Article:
Up to 1,300 paramilitary troops loyal to Chechen leader Ramzan Kadyrov have arrived in Ukraine’s Kherson region to reinforce Russian forces.
“To strengthen the Russian force in the temporarily captured territories of the Kherson region, a unit of the so-called Kadyrovtsy, formed on the basis of national identity, numbering up to 1,300 people, has arrived,” the General Staff of the Armed Forces of Ukraine reported on September 10.
There is mounting evidence that Ukrainian troops have made significant advances in the Kherson region, which has been the focus of major fighting in recent weeks and was occupied by Russian forces shortly after Russia’s full-scale invasion of Ukraine in February.
The Kadyrovtsy is a paramilitary force formed in Russia’s North Caucasus region of Chechnya that effectively serves as the region’s own army and which has been accused of rampant rights abuses.
Ukraine has for weeks talked about a large counteroffensive in the south around Kherson, and U.S. Defense Secretary Lloyd Austin said during a visit to Prague on September 9 that “we see success in Kherson now.”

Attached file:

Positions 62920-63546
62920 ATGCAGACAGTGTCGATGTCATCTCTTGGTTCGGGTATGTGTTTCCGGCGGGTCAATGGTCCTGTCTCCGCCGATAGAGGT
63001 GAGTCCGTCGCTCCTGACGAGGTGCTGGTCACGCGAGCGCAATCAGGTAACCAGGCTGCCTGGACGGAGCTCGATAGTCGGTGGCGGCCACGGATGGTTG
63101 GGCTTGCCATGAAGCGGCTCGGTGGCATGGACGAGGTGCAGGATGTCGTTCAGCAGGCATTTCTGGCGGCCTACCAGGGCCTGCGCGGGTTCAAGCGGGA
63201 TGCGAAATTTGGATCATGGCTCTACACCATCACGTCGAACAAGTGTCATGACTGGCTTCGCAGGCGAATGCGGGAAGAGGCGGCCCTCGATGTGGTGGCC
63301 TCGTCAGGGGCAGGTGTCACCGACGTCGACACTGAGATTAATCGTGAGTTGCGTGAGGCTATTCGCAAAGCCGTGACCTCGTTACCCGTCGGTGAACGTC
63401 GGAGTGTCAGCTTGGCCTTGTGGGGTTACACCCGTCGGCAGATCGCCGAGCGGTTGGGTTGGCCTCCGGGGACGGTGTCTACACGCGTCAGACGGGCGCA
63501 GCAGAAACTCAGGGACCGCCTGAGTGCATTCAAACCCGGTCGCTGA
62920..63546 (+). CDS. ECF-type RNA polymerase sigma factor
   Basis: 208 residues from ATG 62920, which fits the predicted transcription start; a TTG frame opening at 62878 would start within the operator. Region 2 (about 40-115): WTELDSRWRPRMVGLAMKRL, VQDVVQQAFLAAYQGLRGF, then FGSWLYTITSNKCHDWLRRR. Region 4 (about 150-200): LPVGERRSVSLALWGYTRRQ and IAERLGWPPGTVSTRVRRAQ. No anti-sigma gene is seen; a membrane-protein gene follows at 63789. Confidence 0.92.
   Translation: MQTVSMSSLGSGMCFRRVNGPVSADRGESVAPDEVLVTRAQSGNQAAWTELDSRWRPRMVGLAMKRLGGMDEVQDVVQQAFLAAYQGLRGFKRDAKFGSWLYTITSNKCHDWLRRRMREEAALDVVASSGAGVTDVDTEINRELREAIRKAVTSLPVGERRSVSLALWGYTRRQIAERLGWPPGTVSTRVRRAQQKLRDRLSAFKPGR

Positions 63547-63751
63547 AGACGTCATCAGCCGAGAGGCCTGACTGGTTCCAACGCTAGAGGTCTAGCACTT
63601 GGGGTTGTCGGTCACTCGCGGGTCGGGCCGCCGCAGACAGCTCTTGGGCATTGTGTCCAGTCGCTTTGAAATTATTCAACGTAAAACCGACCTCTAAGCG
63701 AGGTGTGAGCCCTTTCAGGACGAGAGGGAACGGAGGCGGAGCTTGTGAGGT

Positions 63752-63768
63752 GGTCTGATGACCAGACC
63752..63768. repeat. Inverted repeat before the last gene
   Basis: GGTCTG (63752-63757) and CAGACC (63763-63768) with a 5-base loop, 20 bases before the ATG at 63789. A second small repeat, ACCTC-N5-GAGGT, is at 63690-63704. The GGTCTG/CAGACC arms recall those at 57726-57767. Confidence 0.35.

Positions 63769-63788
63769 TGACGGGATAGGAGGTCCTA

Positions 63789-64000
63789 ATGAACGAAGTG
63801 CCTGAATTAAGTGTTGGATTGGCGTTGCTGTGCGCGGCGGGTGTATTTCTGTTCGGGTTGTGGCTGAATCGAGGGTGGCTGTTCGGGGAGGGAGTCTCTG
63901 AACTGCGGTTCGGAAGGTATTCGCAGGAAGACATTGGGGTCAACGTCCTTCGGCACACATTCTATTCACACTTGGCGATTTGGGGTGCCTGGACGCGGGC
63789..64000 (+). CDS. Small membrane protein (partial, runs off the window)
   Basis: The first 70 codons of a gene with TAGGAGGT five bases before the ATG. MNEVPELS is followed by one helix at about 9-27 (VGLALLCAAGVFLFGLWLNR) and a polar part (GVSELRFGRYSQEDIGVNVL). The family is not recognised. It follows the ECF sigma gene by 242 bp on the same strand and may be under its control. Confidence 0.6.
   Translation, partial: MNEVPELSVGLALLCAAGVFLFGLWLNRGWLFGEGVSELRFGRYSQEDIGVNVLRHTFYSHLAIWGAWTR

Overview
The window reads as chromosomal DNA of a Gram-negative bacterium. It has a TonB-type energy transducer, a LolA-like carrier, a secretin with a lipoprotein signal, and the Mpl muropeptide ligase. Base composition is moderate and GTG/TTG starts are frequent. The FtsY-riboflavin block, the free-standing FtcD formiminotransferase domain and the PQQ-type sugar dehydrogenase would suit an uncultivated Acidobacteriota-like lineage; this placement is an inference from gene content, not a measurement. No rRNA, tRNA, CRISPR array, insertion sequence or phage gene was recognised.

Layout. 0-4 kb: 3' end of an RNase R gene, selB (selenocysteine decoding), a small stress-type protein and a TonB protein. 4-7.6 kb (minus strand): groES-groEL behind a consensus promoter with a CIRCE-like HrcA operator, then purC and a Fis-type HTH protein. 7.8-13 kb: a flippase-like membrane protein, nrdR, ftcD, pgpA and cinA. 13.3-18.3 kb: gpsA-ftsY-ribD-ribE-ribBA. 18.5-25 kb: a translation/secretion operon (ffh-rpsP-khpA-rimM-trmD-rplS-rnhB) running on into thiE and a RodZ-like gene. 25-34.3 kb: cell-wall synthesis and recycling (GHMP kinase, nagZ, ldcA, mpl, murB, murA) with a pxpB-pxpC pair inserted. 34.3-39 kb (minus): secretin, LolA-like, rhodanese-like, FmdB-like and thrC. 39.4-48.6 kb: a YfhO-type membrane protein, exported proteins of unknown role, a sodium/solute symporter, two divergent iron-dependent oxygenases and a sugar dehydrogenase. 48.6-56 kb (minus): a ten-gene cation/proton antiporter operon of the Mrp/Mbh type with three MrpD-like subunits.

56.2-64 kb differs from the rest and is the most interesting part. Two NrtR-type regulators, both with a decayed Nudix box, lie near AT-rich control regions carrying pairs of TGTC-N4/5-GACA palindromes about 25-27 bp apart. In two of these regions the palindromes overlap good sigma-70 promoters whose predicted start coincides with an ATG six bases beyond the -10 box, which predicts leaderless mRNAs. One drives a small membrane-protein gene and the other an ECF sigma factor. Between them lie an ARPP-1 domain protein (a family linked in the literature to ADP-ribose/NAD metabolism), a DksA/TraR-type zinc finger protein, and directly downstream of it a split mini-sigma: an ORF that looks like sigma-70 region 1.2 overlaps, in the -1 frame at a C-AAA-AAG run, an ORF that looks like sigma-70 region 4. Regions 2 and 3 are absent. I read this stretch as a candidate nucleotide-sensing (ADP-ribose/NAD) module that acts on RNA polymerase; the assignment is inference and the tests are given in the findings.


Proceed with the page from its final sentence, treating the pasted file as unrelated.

Austin also noted advances by Ukrainian forces in northeastern Ukraine near the country’s second-largest city, Kharkiv.
In his nightly televised address on September 9, Ukrainian President Volodymyr Zelenskiy commended the military for its gains, saying Ukrainian troops had reclaimed more than 30 settlements in the Kharkiv region since the start of the counteroffensive there this week.
British military intelligence announced on September 10 that Ukrainian units involved in the counteroffensive to recapture Russian-occupied territory in the east are now approaching the town of Kupiansk, which it said is a key hub for supply routes to Russian forces along the Donbas front line.